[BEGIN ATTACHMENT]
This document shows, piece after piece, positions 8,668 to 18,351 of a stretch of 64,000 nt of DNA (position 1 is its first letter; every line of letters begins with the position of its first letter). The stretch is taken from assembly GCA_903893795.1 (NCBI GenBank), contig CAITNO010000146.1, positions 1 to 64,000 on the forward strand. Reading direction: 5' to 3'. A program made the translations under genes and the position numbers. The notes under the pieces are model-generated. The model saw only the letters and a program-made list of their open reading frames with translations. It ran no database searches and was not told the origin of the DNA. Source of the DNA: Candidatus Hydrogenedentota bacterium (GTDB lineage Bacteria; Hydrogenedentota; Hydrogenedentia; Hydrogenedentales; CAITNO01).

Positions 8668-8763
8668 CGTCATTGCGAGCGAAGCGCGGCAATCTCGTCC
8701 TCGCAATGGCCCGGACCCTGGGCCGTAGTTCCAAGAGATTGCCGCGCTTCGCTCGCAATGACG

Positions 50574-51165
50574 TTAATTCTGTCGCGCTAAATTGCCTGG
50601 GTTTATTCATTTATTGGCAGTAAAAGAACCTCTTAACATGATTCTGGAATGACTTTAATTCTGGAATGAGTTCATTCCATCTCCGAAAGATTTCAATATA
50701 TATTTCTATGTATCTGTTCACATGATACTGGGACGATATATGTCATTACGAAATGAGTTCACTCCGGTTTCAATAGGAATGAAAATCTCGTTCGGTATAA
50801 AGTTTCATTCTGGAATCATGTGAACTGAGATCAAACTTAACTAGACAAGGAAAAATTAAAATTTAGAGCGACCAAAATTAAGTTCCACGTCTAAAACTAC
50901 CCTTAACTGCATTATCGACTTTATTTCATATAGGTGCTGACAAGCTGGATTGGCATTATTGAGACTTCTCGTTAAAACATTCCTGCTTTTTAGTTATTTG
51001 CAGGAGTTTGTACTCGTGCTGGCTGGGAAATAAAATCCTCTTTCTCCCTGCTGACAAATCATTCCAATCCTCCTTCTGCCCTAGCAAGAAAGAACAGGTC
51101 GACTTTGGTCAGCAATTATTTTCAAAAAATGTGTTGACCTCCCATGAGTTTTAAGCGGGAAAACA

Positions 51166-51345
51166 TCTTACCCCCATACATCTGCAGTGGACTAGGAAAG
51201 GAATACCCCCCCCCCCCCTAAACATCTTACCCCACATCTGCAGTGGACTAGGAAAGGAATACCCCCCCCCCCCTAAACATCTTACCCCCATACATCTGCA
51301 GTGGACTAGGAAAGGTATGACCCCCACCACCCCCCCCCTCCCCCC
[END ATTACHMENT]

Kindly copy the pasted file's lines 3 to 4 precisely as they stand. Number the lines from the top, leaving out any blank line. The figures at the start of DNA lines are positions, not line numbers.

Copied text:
8668 CGTCATTGCGAGCGAAGCGCGGCAATCTCGTCC
8701 TCGCAATGGCCCGGACCCTGGGCCGTAGTTCCAAGAGATTGCCGCGCTTCGCTCGCAATGACG